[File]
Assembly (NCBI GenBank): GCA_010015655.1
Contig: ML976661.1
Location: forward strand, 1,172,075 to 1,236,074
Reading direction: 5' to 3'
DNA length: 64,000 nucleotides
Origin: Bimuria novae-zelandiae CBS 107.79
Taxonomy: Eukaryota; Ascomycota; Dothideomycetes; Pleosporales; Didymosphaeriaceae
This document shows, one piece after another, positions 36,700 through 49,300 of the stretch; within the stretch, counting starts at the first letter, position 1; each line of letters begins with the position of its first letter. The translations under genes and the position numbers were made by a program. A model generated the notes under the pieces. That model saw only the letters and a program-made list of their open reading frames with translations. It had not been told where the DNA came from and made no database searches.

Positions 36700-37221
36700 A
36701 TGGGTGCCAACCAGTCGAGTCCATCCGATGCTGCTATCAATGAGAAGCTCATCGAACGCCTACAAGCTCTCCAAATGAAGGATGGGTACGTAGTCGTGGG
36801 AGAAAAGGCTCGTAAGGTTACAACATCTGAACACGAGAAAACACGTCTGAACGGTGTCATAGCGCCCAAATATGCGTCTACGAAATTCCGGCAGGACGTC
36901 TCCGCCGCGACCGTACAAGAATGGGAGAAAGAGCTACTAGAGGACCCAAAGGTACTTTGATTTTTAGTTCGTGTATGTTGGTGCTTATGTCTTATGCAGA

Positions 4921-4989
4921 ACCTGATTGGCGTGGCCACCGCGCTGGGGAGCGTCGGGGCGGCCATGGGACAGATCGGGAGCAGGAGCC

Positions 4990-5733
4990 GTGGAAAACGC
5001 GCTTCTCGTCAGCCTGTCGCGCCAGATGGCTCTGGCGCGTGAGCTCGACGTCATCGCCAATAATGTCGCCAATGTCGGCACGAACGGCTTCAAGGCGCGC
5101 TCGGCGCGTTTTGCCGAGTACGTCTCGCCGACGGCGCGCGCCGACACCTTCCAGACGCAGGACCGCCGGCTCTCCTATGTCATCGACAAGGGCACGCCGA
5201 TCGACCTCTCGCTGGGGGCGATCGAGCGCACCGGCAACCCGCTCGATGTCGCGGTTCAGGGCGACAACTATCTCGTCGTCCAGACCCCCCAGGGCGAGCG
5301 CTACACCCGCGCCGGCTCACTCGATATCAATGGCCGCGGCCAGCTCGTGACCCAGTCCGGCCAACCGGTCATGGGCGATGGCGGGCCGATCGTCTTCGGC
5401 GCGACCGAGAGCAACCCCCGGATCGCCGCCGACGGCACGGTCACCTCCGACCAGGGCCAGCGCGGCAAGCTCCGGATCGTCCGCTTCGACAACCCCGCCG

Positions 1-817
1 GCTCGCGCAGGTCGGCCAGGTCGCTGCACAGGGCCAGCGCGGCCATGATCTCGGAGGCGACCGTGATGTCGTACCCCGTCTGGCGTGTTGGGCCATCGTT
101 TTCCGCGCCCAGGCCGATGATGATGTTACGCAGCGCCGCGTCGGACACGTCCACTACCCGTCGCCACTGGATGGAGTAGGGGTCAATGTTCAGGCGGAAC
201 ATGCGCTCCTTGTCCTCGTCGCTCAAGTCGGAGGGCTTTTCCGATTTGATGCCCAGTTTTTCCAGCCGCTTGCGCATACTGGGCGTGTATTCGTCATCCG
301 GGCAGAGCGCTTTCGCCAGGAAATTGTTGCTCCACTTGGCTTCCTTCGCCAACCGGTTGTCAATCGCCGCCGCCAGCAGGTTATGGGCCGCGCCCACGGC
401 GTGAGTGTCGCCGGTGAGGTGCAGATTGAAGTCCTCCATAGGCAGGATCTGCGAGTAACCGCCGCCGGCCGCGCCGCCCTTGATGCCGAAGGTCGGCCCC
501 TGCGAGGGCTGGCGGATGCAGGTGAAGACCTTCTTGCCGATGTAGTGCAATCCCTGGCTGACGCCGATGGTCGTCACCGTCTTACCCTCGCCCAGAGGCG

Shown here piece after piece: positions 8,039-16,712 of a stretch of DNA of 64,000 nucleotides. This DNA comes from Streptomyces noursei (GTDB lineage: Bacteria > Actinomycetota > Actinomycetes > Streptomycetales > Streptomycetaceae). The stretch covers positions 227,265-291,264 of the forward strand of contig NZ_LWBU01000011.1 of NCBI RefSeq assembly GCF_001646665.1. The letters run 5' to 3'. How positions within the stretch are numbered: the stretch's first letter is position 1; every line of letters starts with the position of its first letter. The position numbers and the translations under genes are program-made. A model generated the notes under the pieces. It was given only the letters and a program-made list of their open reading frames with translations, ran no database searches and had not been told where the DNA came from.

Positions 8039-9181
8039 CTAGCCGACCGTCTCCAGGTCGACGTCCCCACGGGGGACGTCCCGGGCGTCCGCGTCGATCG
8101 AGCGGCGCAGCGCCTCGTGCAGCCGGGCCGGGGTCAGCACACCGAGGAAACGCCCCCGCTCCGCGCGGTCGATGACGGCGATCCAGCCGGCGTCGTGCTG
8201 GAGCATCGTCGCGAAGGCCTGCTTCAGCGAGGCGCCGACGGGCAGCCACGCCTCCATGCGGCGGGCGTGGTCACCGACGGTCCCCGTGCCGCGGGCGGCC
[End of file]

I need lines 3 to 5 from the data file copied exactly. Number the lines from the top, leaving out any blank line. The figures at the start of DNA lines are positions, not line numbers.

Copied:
Location: forward strand, 1,172,075 to 1,236,074
Reading direction: 5' to 3'
DNA length: 64,000 nucleotides